- ^ See United States v. Lopez, 514 U.S. 549, 592 (1995) ("[Certain] comments of Hamilton and others about federal power reflected the well-known truth that the new Government would have only the limited and enumerated powers found in the Constitution.... Even before the passage of the Tenth Amendment, it was apparent that Congress would possess only those powers 'herein granted' by the rest of the Constitution.").
- ^ See Touby v. the United States, 500 U.S. 160, 165 (1991) ("From [the language of this section of the Constitution] the Court has derived the nondelegation doctrine: that Congress may not constitutionally delegate its legislative power to another branch of Government.").
- ^ See J.W. Hampton, Jr., & Co., 276 U.S. at 409 ("If Congress shall lay down by legislative act an intelligible principle to which the person or body authorized to [administer a statutory scheme] is directed to conform, such legislative action is not a forbidden delegation of legislative power.").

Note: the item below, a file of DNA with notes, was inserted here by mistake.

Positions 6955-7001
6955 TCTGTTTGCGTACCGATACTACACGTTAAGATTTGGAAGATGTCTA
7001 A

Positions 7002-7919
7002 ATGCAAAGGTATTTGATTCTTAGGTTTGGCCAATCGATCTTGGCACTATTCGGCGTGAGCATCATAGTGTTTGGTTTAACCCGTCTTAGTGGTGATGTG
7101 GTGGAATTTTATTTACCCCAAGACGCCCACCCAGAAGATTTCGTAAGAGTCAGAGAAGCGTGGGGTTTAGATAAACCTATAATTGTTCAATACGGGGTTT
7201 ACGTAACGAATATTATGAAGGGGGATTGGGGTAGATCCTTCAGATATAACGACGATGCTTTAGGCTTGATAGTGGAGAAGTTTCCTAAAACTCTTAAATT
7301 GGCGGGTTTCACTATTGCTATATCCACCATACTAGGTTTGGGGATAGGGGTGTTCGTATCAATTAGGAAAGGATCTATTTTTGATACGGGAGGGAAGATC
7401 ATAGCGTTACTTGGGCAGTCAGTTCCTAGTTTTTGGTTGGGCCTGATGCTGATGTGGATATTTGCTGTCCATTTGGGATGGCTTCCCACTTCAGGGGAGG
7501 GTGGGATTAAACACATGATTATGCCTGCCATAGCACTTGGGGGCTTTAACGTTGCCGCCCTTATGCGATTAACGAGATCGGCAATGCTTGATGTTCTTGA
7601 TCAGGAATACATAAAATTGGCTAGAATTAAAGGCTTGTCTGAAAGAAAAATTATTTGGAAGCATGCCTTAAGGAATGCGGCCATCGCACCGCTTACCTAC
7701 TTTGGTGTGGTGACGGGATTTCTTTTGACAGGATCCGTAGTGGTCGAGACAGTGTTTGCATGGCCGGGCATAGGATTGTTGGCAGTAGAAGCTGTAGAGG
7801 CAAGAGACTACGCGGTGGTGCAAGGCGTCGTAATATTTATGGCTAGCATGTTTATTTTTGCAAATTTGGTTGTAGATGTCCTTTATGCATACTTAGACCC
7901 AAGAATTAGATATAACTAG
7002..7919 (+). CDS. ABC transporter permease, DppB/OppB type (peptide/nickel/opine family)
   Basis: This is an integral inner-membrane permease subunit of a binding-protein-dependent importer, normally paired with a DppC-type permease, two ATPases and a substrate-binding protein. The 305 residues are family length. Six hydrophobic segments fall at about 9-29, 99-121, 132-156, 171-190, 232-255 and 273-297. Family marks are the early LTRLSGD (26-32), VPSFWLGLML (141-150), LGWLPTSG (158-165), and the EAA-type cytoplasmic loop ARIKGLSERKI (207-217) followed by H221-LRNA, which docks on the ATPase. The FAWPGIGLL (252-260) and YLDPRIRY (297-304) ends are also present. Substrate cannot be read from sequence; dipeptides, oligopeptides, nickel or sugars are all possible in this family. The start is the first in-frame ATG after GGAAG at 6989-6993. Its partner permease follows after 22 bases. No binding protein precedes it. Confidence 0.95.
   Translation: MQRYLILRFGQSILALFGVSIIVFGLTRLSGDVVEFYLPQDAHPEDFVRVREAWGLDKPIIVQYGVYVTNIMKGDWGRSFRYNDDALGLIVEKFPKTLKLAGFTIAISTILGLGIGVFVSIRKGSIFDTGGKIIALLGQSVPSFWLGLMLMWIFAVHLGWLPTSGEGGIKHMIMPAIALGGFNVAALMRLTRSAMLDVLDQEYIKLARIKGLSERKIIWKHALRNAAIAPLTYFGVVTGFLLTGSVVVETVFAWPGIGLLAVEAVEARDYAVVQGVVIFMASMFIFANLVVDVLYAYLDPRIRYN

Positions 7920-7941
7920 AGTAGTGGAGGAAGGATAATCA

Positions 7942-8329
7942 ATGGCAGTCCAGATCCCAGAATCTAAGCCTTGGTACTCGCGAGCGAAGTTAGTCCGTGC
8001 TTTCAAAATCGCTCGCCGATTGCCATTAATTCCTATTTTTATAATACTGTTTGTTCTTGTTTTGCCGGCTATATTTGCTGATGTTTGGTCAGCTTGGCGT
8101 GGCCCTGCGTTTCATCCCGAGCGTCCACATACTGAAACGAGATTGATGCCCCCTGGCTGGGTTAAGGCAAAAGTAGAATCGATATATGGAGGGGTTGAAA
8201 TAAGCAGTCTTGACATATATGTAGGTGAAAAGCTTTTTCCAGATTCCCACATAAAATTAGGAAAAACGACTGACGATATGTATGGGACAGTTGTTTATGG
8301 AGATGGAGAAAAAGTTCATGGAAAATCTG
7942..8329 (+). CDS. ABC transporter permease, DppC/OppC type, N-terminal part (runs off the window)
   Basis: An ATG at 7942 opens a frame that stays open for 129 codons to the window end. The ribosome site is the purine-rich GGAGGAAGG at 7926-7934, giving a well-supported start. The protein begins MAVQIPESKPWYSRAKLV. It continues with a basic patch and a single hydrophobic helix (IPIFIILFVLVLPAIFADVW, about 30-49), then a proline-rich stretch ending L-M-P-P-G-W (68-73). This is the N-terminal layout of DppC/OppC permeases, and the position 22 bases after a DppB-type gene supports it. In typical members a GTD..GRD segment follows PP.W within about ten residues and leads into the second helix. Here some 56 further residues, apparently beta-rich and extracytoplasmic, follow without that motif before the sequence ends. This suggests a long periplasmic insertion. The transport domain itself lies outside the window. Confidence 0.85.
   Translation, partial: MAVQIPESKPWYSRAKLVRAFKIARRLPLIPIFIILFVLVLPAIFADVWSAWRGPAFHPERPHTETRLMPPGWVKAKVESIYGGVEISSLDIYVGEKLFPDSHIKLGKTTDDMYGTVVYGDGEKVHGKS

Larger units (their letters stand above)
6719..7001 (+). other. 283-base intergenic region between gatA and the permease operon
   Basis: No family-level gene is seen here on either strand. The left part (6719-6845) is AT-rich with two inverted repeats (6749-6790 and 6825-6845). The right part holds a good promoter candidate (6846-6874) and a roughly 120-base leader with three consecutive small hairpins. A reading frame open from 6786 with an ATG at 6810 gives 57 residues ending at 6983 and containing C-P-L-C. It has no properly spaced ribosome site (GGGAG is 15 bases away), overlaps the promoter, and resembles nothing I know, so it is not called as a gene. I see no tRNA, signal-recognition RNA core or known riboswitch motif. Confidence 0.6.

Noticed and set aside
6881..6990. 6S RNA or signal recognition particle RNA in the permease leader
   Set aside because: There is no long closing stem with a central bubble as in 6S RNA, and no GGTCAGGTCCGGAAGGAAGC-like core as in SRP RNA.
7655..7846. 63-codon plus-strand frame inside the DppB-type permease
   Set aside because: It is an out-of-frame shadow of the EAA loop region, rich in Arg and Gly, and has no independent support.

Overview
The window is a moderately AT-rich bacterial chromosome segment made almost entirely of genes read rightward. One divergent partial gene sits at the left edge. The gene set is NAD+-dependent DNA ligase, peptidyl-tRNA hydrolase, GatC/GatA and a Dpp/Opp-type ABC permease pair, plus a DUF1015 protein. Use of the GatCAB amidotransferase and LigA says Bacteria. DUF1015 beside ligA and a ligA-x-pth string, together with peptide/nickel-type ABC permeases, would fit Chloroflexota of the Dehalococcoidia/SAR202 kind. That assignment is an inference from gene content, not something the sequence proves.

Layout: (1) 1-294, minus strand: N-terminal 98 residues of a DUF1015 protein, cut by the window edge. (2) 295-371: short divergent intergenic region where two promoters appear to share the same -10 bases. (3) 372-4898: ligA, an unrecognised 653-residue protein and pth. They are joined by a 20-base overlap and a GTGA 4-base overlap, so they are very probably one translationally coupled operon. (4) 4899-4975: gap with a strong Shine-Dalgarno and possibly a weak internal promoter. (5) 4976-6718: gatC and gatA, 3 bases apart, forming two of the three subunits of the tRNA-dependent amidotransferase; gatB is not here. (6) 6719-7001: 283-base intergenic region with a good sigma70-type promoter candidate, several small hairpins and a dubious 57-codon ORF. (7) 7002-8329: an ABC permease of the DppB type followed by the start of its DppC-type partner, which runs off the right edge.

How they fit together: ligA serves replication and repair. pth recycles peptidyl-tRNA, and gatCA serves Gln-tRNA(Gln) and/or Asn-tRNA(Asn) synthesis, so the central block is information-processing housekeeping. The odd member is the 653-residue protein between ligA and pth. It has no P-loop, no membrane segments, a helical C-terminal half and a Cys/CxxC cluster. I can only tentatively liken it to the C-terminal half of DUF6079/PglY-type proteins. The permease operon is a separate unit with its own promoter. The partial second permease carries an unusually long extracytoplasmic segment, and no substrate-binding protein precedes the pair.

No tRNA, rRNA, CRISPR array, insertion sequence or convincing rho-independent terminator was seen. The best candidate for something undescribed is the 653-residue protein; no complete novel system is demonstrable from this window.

- ^ “Essays on Article I: Legislative Vesting Clause”. The Heritage Foundation. Template:Cite webの呼び出しエラー：引数 accessdate は必須です。
- ^ See Mistretta v. United States, 488 U.S. 361, 373 n.7 (1989) (nondelegation doctrine takes the form of "giving narrow constructions to statutory delegations that might otherwise be thought to be unconstitutional").
- ^ UAW v. Occupational Health & Safety Admin., 938 F.2d 1310, 1317 (D.C. Cir. 1991) ("In effect [the nondelegation doctrine as a principle of statutory interpretation is used by the courts to] require a clear statement by Congress that it intended to test the constitutional waters."); cf. Edward J. DeBartolo Corp. v. Fla. Gulf Coast Bldg. & Constr. Trades Council, 485 U.S. 568, 575 (1988) ("[W]here an otherwise acceptable construction of a statute would raise serious constitutional problems, the Court will construe the statute to avoid such problems unless such construction is plainly contrary to the intent of Congress.... This approach not only reflects the prudential concern that constitutional issues not be needlessly confronted, but also recognizes that Congress, like this Court, is bound by and swears an oath to uphold the Constitution. The courts will therefore not lightly assume that Congress intended to infringe constitutionally protected liberties or usurp power constitutionally forbidden it." (citing NLRB v. Catholic Bishop, 440 U.S. 490, 499–501, 504 (1979), and Grenada County Supervisors v. Brogden, 112 U.S. 261 (1884))); United States v. Bass, 404 U.S. 336, 349 (1971) ("[U]nless Congress conveys its purpose clearly, it will not be deemed to have significantly changed the federal-state balance.").